The Book of 2 Peter
2 Peter 1:4 - Whereby are given unto us exceeding great and precious promises: that by these ye might be partakers of the divine nature, having escaped the corruption that is in the world through lust.
2 Peter 1:20-21 - Knowing this first, that no prophecy of the scripture is of any private interpretation. For the prophecy came not in old time by the will of man: but holy men of God spake [as they were] moved by the Holy Ghost.
2 Peter 3:9-10 - The Lord is not slack concerning his promise, as some men count slackness; but is longsuffering to us-ward, not willing that any should perish, but that all should come to repentance. But the day of the Lord will come as a thief in the night; in the which the heavens shall pass away with a great noise, and the elements shall melt with fervent heat, the earth also and the works that are therein shall be burned up.
2 Peter in The New Testament - A Brief Overview
Introduction to The Book of 2 Peter
Brief Summary. Peter wrote to warn Christians aware of the false teachers who were spreading destructive doctrines among the churches. He also encourages his Christian readers to grow in Christian character (1 Peter 1:5-15; 3:18). He also encourages his readers to be patient as they wait for the Lord's return (1 Peter 3:1-14).
Summary of The Book of 2 Peter
Author. The writer of this epistle identifies himself in 2 Peter 1:1 as Simon Peter. He indicates that he was present at the transfiguration (2 Peter 1:16-18). He further suggests an awareness of the prediction which Christ made to him (2 Peter 1:12-14 compare with John 21:13, 19). Although the authorship of this book has been questioned, most scholars believe it is from Peter himself. The writer is a devoted believer who appears to be sincere, and not the sort of person who would blatantly deceive his readers.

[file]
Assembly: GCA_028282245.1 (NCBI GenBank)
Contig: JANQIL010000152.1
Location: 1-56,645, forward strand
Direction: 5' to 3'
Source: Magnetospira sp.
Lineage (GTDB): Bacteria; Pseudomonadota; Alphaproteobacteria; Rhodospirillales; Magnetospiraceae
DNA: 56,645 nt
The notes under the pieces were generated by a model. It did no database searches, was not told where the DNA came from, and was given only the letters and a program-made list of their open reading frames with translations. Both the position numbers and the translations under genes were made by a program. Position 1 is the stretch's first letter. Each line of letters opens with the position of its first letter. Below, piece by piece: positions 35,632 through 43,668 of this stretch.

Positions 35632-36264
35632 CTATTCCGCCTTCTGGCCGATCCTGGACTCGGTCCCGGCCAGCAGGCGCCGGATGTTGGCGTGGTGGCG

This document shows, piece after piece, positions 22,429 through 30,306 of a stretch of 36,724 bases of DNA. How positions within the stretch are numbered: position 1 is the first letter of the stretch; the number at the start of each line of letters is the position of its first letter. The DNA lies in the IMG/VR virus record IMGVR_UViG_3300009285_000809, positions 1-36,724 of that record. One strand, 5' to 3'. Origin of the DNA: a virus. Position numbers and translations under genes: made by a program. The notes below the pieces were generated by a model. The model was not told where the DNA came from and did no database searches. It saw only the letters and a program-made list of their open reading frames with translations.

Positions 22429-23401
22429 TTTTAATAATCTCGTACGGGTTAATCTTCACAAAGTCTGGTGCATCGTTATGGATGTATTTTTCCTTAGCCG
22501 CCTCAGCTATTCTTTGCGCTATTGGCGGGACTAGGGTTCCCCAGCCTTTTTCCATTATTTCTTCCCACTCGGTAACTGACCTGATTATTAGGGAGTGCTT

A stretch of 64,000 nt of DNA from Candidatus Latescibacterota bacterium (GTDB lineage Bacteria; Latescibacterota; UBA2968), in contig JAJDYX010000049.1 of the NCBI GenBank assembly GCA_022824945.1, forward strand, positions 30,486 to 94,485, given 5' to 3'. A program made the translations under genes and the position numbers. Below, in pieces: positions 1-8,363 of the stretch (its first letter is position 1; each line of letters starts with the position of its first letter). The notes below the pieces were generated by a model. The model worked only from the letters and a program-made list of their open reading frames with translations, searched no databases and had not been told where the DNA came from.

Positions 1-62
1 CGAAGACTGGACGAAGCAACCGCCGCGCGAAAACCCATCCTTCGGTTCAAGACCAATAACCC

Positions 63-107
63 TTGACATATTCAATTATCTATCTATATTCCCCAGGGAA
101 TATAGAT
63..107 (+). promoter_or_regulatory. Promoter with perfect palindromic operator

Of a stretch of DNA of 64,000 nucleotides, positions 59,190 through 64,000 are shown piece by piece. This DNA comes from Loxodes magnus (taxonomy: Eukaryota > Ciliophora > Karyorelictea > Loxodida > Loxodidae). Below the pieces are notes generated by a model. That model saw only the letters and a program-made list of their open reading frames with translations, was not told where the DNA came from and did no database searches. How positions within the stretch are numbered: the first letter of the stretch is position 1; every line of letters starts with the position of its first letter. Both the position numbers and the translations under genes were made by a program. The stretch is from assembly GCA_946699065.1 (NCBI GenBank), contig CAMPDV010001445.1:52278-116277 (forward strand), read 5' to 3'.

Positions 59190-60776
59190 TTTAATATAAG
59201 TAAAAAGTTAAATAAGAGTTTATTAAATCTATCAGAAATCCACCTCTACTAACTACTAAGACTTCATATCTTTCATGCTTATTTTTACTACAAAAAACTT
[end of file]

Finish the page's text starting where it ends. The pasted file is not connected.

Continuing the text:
Date. Peter wrote this epistle sometime before his death under the persecution of the Emperor Nero which happened in 64 AD. Peter may have written this epistle in 67 AD.
Outline of the Book of 2 Peter
Developing Faith - Chapter 1
Denouncing False Teachers - Chapter 2
Key to Future Grace - Chapter 3
The Name Jesus In Ancient Hebrew Text
"Yeshua" in First Century Hebrew Text. This is how the name "Jesus" would have been written in ancient Hebrew documents. The four letters or consonants from right to left are Yod, Shin, Vav, Ayin (Y, SH, OO, A). Jesus is the Greek name for the Hebrew name Joshua or Y'shua which means "The LORD or Yahweh is Salvation".
2 Peter Maps and Resources
Map of the Roman Empire (14 A.D.) - This map reveals the Roman Empire during the time shortly after the birth of Jesus, in 14 AD at the time of the death of Augustus. The order which prevailed in this extensive empire, the good military roads, and the use of Koine Greek as the general language of culture throughout the area were among the factors which multiplied the rapid spread of the Gospel of Jesus Christ. (Color Map)
Map of Paul's First Missionary Journey (48 A.D.) - This map reveals the areas in Asia Minor where Paul visited in his first missionary journey. Around 48 AD, in the springtime, Paul and his companions Barnabas and Mark were sent on a mission from the church in Antioch. This would be the first of Paul's Missionary Journey's. (Color Map)
Map of Paul's Second Missionary Journey (51 A.D.) - This map reveals the areas in Asia and Greece where Paul visited in his second missionary journey. Paul re-visits a couple cities in Asia, one of which was Lystra where he was stoned and left for dead a few years earlier. He later has a vision that leads him over to Greece and Paul and his companions travel and minister in various cities in Greece (Philippi, Thessalonica, Berea, Athens and Corinth. Later Paul returns to Ephesus and finally to Caesarea and Antioch. (Color Map)
Map of Paul's Third Missionary Journey (54 A.D.) - This map reveals the areas in Asia and Greece where Paul visited in his third missionary journey. On Paul's third missionary journey he returned to the cities he had first visited on his first missionary journey. During this time he decided to remain in Ephesus for about 3 years, and this city was the main focus of his activities and an important Christian community (Acts 19). (Color Map)
Map of the New Testament World - This map reveals the "Nations" within the ancient world during the first century A.D., the time of the New Testament. The map includes the areas of Israel, Asia, Greece, and Italy. (Color Map)
Map of New Testament Greece This map reveals the cities within Greece in the ancient world during the first century A.D.,The map includes the principal cities of Greece like: Athens, Corinth, and Thessalonica, and provinces like Macedonia and Achaia. (Color Map)
Map of New Testament Asia - This map shows the cities within
Asia Minor during the first century A.D., the time of the New
Testament. The map includes the principal cities of Asia
including Tarsus, Ephesus, and Colossae, and provinces like
Galatia and Pamphilia. (Color Map)